In New Orleans, Lt. Zerzan and Staff Sgt. Ramsey got off the train to buy cigarettes and candy for the men, and got left behind. They caught up with us in about 50 miles down the road as they were fortunate in being able to catch a fast train which overhauled us. I was Train Mess Officer, and was able to arrange for a Thanksgiving turkey dinner with all the trimmings to be served to the men when we passed through El Paso, courtesy of Fort Bliss. On to Camp Stoneman, California, where we rechecked all of our gear, got all kinds of shots (Why don't they equip our arms with Zerk fittings?), and waited for the word from the San Francisco Port of Embarkation. We Board Troopship On 8 December 1942, we sailed from San Francisco on the He De France. (See Fall 1993 issue, CBIVA Sound-Off article "Troopship He De France" by Hugo Schramm; and Winter Issue letter, "More on the He De France" by Frank Hofstatter). Capt. Adkins was able to get one of our machine guns mounted on deck. This permitted our men to get more deck time than would otherwise have been permitted. In the evenings, many of us who had participated in the Camp Stewart "Prayer Meetings" continued the practice on deck. I recall that we passed through some heavy weather between New Zealand and Australia. The He De France took green water over the bow. I escaped the sea-sickness which overtook all too many. I also recall the comfort afforded by a cruiser and destroyer which escorted us as we passed south of the Dutch East Indies. We arrived in Bombay on 15 January 1943. The six AAA Batteries embarked on a troop train for the trip across India. It was a slow trip, and, as I recall, took over a week. We had the option of keeping the windows closed and sweltering, or opening the windows and breathing the coal smoke from the engine. Kitchen field ranges were set up In a freight car. The train stopped at meal time and we lined up and received our chow. Somewhere near Calcutta, the 686th and the 687th AAA Batteries were detached and sent to the Dacca area. The rest of us continued toward Assam. At some point, we left the train and boarded a river boat and steamed north on the Brahmaputra River. Our next stop was at a British-operated camp where we left the boat and transferred to a narrow gauge railway for the rest of the trip to Northeastern Assam. At this camp we were warned to keep our mess kits covered as we passed through the chow line. Those who disregarded the warning were sorry. Birds (Kites?) dive-bombed and grabbed food right out of your kit. The AAA Batteries were assigned to Forward Echelon, 10th Air Force, Headquartered at Dinjan. The staff officer for Antiaircraft Artillery (Major Meigs) made our assignments, allotted spaces at schools and rest camps, reviewed our reports, and helped us as best he could. There was no intermediate level of command. This was both a blessing and a hardship. We could demote and promote as necessary, cut individual travel orders, establish standards for wearing uniforms, set training schedules, and use our own ingenuity. In fact, we could do everything a separate Battalion or Regiment could do. Additionally, we were seldom burdened with staff visits and inspections. On the other hand, a Captain's request for supplies and services did not carry the weight that would be given a request from a Major or Colonel. And - there was no room for officer promotion.
Chabua Assignment The 684th AAA Battery was assigned to Chabua where we joined the 706th AAA Battery in the protection of the airfield. Chabua was located at the edge of several tea plantations. Tall trees with fine leaves shaded the tea bushes beneath. Indian women (usually with a baby on her back and one in her belly) picked tea leaves and carried baskets full to multi-storied drying sheds. These sheds were open and harbored all kinds of birds and other wild life. I guess that is why we use boiling water to brew tea! We were quartered at the Chabua Polo Grounds for a few days, and then set up a tent camp closer to the airfield while bashas were built for us. Malaria was of concern and Battery orders were that all personnel were to sleep under mosquito bars. An inspection revealed that some did not, and several gun Corporals were demoted. The 706th had been at Chabua for some time and had undergone a Jap strafing attack. (The function of the AAA Batteries was defense against strafing.) On 23 February 1943, while we were still in the tent camp, we were bombed by a high flying aircraft - much too high for us to do any good. One officer of the 706th was killed, but aside from that, little damage was done to the field or aircraft caught on the ground. On March 23rd, shortly after midnight, we were hit by a severe rain and hailstorm. We had one tent blown down, and the 706th had three tents and five bashas blown over. Then, on April 23rd, an aircraft crashed on landing and wiped out five other parked planes. From then on, we wondered what the 23rd of each month would bring forth. Finally, our bashas were complete and we moved in. Capt. Adkins was very concerned about the proximity of the camp of the workmen who built our bashas. It was located across a rice paddy about 25 feet from our quarters, and could be a source of malaria and theft. He contacted the Burmese who was the contractor, and who promised to have camp removed within two days. The two days came and passed, and the camp was still there. The contractor was contacted again, and he promised that the men would be gone the next day. They weren't. The contractor was again contacted and told that unless the men were gone by afternoon, they would be burned out That afternoon, they were still there, so we got some gasoline and torches and burned them out. We posted a double guard that night, but there was no trouble. Loved That Food The food at Chabua was supplied by the British, and was terrible. We could count on canned corned beef six meals a week with corned mutton for the seventh. About 40 percent of the eggs, when we got them, were bad. Bread was sour, and sugar was coarse, but there was plenty of tea and rice. One item I did like was canned soya flour sausages. One day we received a truck load of live ducks, and we had roast duck for dinner. We bought chickens and raised them for eggs and food, and we also bought and raised a few pigs. There was plenty of garbage for them to eat. The night after the pigs were gelded, some men had a special treat, sweetbreads. We had quite a problem keeping the jackals away from the chickens and pigs. Another treat that we had was frog legs. There was a lot of large frogs around, and the men gigged them at night. The legs were breaded and deep fried. They tasted just like chicken. One culinary effort was an utter disaster. Mangos, sliced, had the consistency of peaches. Would not a mango pie be a treat? It was not. More garbage for the pigs. And, then came SPAM! It was good when compared to the corned beef and corned mutton that we had been eating, but weeks, months, years of Spam was too much. I very much doubt that any CBI veteran has eaten one mouthful of Spam since the war. For a change of pace, we would occasionally eat In the Chinese restaurant In Dibrugahr. The food was pretty good, and the place appeared to be clean. We occasionally saw a movie In the Dibrugahr theater, but most of movie watching, if you could stand the odor given off by some of our garlic-eating Chinese guests, was at the Chabua Polo Grounds recreation building.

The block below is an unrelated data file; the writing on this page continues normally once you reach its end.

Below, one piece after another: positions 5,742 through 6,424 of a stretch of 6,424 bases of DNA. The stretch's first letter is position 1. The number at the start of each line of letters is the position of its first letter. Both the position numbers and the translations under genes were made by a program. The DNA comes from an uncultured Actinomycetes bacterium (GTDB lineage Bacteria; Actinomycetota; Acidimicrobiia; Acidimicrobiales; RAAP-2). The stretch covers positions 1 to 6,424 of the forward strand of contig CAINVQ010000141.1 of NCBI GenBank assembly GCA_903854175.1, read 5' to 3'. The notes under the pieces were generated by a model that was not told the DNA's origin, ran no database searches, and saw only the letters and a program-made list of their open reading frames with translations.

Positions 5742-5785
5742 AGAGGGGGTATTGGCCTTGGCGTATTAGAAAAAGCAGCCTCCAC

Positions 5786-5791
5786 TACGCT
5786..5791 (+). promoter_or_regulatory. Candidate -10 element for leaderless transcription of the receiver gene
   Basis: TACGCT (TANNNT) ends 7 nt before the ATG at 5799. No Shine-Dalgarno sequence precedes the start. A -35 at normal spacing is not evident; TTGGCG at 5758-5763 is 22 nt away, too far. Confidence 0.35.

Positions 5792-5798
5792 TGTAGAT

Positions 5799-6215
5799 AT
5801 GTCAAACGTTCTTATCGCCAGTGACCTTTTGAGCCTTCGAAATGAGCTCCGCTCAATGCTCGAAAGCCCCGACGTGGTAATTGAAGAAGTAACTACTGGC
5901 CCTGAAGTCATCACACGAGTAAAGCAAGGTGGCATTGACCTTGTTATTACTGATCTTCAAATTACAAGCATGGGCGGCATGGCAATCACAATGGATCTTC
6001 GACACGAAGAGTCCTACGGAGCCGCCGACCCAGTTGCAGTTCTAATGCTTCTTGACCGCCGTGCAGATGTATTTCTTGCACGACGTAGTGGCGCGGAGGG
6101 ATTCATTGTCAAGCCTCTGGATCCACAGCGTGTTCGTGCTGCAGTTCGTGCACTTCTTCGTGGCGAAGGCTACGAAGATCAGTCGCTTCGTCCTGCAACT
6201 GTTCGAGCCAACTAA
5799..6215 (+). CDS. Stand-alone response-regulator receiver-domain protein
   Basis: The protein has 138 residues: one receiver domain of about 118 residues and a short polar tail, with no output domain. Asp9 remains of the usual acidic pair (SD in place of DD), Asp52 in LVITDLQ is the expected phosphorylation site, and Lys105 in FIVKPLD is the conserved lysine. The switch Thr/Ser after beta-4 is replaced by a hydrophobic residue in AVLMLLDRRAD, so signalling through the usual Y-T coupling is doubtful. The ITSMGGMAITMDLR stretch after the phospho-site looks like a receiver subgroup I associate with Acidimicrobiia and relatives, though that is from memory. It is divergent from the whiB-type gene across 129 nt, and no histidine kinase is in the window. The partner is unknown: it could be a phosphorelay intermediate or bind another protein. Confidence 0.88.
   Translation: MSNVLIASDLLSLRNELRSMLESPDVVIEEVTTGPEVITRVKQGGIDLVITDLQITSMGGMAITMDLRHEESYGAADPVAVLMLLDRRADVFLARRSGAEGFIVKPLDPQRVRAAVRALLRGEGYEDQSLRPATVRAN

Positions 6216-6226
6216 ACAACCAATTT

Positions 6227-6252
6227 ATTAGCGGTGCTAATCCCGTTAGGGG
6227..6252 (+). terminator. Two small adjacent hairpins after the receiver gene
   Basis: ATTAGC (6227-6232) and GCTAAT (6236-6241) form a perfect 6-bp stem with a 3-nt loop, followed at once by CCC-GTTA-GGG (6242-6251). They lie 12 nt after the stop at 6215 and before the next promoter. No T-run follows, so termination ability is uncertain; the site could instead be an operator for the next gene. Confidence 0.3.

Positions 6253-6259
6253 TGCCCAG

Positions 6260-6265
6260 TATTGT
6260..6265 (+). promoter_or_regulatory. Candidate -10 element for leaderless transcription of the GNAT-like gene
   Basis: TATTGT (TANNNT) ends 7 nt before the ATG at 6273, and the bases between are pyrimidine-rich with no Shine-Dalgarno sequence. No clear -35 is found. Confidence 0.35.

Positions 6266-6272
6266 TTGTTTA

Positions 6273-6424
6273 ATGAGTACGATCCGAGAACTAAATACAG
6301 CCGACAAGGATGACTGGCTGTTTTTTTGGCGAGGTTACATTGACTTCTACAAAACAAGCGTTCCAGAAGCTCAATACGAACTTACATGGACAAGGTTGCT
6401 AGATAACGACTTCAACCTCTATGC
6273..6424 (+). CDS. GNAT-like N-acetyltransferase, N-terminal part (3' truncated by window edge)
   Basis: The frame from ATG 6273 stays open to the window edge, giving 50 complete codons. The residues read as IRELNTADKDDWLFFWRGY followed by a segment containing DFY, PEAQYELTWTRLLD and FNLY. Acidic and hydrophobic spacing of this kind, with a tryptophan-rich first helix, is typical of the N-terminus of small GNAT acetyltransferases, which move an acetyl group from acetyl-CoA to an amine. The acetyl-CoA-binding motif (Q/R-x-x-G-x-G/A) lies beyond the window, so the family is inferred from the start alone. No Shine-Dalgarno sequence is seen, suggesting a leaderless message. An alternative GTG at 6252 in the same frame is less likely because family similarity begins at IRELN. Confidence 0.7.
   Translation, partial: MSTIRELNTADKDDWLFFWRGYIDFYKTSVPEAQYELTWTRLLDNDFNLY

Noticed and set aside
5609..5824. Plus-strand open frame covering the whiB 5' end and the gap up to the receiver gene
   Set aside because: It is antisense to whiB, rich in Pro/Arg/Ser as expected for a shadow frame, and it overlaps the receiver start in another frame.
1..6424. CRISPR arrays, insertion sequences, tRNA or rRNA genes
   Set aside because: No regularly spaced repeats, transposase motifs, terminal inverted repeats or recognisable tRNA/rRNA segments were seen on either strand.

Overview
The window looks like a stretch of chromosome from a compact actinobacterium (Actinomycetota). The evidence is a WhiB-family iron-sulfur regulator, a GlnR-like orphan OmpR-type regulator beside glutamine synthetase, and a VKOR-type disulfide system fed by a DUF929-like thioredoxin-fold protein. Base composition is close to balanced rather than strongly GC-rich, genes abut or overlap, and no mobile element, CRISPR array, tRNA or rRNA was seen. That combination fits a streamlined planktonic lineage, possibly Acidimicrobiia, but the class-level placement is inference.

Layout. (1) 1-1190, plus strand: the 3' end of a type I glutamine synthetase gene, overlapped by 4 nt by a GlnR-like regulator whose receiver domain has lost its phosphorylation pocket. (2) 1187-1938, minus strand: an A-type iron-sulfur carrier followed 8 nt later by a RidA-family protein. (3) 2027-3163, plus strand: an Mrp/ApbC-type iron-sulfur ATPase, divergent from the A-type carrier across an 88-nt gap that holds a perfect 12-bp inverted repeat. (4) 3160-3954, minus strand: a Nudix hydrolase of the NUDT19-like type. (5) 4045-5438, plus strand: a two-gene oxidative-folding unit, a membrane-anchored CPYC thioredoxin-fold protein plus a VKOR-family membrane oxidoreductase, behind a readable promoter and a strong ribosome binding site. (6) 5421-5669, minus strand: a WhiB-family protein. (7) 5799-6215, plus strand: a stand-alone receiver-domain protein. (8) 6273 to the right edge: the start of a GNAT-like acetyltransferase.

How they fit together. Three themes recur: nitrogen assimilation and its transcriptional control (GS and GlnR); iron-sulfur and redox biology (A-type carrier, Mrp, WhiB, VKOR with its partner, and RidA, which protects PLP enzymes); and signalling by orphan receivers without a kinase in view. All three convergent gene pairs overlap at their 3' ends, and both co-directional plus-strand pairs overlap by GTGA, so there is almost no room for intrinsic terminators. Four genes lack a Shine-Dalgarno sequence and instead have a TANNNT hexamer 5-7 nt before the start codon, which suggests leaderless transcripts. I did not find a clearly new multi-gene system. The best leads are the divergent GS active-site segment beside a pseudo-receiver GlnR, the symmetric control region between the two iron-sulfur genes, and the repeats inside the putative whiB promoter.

Tea Drying Shed
Dibrugahr Visited Dibrugahr was our closest town. The road to Dibrugahr had, at one time been black-topped, but the military traffic had reduced the road to a series of potholes. Vehicle springs were in high demand. Parts of Dibrugahr were neat, clean, and flowered. There was a movie theater and an Angelican Church. Other parts were filthy, and smelled to high heaven. Cow dung was plastered to walls of huts. When dried it was used as fuel. There were many strange sights. There was a truly holy roller there. He wouldn't walk, though he had no visible affliction. He rolled down the street through cow dung and everything, singing and shouting all the time. He was accompanied by a woman who held out a begging palm. There was a woman who I saw several times whose actions made me believe that she was crazy. She went naked to the shopkeepers of the bazaar and they gave her corn and other grains. Instead of eating them, she smeared them on her face. Looked filthy. There was a beggar with a horrible looking stump of a leg always asking for "bakshish," the most frequently used word in the Indian language. Occasionally one saw a fakir. The one I saw in Dibrugahr had long kinky hair, a burlap jacket, bells, and a snakelike curved stick. His body was smeared with ashes and mud.
Dibrugahr Street Scene